* to encourage a reasoned awareness of how our beliefs impact the way we interact with the world around us
* to foster intelligent and open dialogue
* to inspire a sense of spirituality that has real meaning in day-to-day life

Sunday, December 18, 2011

Exodus 14: The Other Side of the Coin (Recognizing When You Are the Leader and When You Are Not)

Thus far in the Exodus story, I’ve suggested that it’s more accurate for us to identify with the personal power of Moses rather than the victimhood of the other Israelites.  I’ve also suggested that what we think of as the divine is not an external intelligence but an inner part of ourselves.  It’s important to remember that the same is true for everyone, that each person has the capability to tap into a deep truth, beauty, and creativity.  Exodus 14 provides a couple examples of what happens when we fail to acknowledge our personal power and the personal authority of others.

Moses leads the Israelite plunderers on a cunning escape route that provokes the Egyptians to pursue them and attempt to reclaim their stolen goods.  When the Israelites see the Egyptians coming, their response to Moses is, “Were there not enough graves in Egypt that you led us out into the wilderness to die?”  Encouraging words from a devoted following?  Hardly.  And yet, there are probably similar accusations leveled at leaders all over the world each and every day.  While spiritual leadership can be abused, it’s also important to realize when someone else is exercising their capabilities for the greater good.

Every leadership role lives and dies by the trust of other people.  Some people are good at winning trust and fall short on the follow-through.  Some people are incredibly capable but have a difficult time helping other people see a lofty vision.  Some people fail to recognize how their strengths could turn the tide of a situation, so everyone loses out.  And some people are too busy trying to maintain control to recognize where their strengths end and another person’s strengths begin.  There is a balance that must be struck between embracing our own personal power and opening space for the capability of other people to shine.  When we tap into the deep truth, beauty, and creativity within us, our perception of equality may be challenged.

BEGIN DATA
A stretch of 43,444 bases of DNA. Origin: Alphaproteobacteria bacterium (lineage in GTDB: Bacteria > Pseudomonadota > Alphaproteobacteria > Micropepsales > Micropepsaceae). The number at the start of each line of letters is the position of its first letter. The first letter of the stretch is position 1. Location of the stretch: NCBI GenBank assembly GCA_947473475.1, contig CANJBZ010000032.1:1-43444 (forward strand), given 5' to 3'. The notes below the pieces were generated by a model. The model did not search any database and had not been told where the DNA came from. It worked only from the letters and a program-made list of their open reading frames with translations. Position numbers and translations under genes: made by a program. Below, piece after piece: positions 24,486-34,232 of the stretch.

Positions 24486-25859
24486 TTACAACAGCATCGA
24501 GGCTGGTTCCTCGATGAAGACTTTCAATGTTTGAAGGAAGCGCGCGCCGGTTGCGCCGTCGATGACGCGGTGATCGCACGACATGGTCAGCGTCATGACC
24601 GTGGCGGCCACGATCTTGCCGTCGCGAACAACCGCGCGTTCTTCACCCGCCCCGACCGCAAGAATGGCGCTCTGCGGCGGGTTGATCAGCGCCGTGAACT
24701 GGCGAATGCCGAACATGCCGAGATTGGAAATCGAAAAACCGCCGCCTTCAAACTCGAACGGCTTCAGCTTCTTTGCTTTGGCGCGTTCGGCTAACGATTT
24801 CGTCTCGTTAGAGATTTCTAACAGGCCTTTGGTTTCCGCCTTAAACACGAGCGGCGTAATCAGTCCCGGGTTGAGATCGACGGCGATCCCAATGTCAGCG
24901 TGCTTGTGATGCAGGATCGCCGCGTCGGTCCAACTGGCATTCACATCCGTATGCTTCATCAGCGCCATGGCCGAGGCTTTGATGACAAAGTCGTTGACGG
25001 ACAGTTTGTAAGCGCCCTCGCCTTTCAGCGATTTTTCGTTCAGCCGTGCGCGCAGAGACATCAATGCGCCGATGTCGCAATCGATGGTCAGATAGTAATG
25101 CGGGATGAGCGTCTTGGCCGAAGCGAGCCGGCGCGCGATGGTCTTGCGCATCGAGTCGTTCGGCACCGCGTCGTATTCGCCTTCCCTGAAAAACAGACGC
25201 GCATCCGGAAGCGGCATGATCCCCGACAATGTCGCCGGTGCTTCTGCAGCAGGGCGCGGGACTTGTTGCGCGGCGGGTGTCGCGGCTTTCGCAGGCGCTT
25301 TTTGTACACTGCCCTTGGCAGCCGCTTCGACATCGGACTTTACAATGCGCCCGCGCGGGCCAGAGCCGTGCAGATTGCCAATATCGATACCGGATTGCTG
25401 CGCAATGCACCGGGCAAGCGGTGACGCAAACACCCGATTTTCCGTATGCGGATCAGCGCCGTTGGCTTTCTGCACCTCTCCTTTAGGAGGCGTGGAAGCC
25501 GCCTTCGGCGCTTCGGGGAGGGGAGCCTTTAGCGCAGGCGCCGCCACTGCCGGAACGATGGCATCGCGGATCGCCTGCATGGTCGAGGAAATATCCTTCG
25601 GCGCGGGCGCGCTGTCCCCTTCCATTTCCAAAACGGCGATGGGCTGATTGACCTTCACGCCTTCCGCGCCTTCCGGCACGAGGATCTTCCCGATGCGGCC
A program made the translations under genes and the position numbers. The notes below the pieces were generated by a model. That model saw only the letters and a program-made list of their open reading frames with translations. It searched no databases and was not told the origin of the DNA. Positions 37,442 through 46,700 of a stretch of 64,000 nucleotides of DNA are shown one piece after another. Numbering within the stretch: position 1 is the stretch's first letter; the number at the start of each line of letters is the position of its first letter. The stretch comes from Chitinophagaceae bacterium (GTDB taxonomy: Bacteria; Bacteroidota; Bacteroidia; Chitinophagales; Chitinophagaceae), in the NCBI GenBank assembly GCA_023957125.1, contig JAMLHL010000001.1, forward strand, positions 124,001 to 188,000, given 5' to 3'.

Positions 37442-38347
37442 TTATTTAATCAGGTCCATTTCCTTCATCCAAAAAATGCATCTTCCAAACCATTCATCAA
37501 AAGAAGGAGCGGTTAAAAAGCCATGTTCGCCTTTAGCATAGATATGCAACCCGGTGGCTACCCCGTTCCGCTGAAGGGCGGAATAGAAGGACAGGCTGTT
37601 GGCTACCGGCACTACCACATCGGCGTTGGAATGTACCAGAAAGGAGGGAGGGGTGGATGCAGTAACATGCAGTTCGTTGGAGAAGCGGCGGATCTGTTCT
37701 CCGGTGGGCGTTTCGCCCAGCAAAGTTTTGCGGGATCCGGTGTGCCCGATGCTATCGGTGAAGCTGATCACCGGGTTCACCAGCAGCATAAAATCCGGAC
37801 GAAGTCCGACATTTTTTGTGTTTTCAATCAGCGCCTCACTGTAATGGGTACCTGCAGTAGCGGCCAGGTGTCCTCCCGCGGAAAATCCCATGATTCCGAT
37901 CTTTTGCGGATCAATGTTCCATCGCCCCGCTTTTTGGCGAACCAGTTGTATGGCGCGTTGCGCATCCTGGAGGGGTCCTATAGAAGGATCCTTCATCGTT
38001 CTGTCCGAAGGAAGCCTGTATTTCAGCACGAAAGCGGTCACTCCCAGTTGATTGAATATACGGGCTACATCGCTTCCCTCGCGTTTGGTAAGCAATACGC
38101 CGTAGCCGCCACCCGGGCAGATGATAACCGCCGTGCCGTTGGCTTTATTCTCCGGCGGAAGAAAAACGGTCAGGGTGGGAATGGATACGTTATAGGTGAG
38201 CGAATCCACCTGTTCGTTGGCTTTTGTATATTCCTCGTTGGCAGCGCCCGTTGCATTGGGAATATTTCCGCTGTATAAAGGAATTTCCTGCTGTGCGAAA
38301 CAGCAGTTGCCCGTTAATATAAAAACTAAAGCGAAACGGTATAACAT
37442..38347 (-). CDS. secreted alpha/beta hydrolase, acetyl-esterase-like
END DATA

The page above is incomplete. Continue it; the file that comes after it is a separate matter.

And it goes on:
All people are equally valuable as human beings, but all people are not equally skilled in all things.  It’s simply dishonest to treat life like a game of kids’ “fair and fun” sports, where no score is kept and there are no winners and losers.  A false sense of equality leads to frustration, stagnation, and separation.  We wind up complaining about leaders instead of giving their ideas a chance to succeed.  We sometimes decide that we are being overlooked and spend our time trying to outdo someone else rather than focusing on the things that we are uniquely capable of doing.  Recognizing the deep truth, beauty, and creativity within ourselves and others leads to an honest sense of what we are able to contribute to the world and honest acknowledgement of the contributions of others.

As the story of the parting of the Red Sea continues, the people following Moses become convinced of his capability for a short time.  His connection with the divine was perhaps stronger than theirs was at the moment.  They don’t make much effort to develop their own connections to the divine, though, and before long, they are complaining once again and demanding that Moses’ leadership look like what they want it to.  They complain about things without suggesting any practical alternatives.  They make demands without considering what is required to satisfy those demands.  They expect to have something done for them rather than being part of a cooperative effort to make things better.  And as we’ll see later on, when leadership apart from Moses does emerge, it’s shallow and irresponsible.

Connection with the divine brings a certain amount of personal responsibility with it.  This goes for people who claim the labels of organized religions as well as people who chart their own spiritual courses.  It’s unwise to blindly accept the words of everyone who claims to speak for God.  But it’s also unwise to dismiss everyone who speaks with authority just because they may say something we don’t like.  Hostility and petty conflicts most often result from fears and false beliefs.  Our connection with the truth, beauty, and creativity within us combats those fears and beliefs and opens paths of cooperation.  Paths where we can confidently bring our honest strengths forward while allowing space for the honest strengths of others to shine as well.  Trying to tear other people down, or building ourselves up in dishonest ways, can never yield the same level of satisfaction that honest and authentic partnership brings.  Great satisfaction comes from partnership that places equal value on people as human beings while recognizing diverse abilities.

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